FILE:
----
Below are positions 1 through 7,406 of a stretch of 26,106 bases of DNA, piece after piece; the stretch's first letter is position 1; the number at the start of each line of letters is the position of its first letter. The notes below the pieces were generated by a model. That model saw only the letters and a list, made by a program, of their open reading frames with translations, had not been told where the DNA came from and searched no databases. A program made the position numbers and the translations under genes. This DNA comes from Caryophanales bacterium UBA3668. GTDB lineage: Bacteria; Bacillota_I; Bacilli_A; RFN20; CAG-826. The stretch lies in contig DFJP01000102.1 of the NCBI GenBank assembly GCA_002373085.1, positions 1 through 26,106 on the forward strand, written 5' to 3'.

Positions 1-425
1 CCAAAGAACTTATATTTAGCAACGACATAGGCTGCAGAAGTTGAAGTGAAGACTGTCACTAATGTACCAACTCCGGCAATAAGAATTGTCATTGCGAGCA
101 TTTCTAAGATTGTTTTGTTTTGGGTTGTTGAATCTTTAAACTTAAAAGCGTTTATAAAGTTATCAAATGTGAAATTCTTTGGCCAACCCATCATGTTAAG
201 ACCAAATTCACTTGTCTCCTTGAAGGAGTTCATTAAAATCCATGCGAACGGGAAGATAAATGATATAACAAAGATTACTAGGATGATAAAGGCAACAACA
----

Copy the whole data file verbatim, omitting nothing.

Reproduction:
Below are positions 1 through 7,406 of a stretch of 26,106 bases of DNA, piece after piece; the stretch's first letter is position 1; the number at the start of each line of letters is the position of its first letter. The notes below the pieces were generated by a model. That model saw only the letters and a list, made by a program, of their open reading frames with translations, had not been told where the DNA came from and searched no databases. A program made the position numbers and the translations under genes. This DNA comes from Caryophanales bacterium UBA3668. GTDB lineage: Bacteria; Bacillota_I; Bacilli_A; RFN20; CAG-826. The stretch lies in contig DFJP01000102.1 of the NCBI GenBank assembly GCA_002373085.1, positions 1 through 26,106 on the forward strand, written 5' to 3'.

Positions 1-425
1 CCAAAGAACTTATATTTAGCAACGACATAGGCTGCAGAAGTTGAAGTGAAGACTGTCACTAATGTACCAACTCCGGCAATAAGAATTGTCATTGCGAGCA
101 TTTCTAAGATTGTTTTGTTTTGGGTTGTTGAATCTTTAAACTTAAAAGCGTTTATAAAGTTATCAAATGTGAAATTCTTTGGCCAACCCATCATGTTAAG
201 ACCAAATTCACTTGTCTCCTTGAAGGAGTTCATTAAAATCCATGCGAACGGGAAGATAAATGATATAACAAAGATTACTAGGATGATAAAGGCAACAACA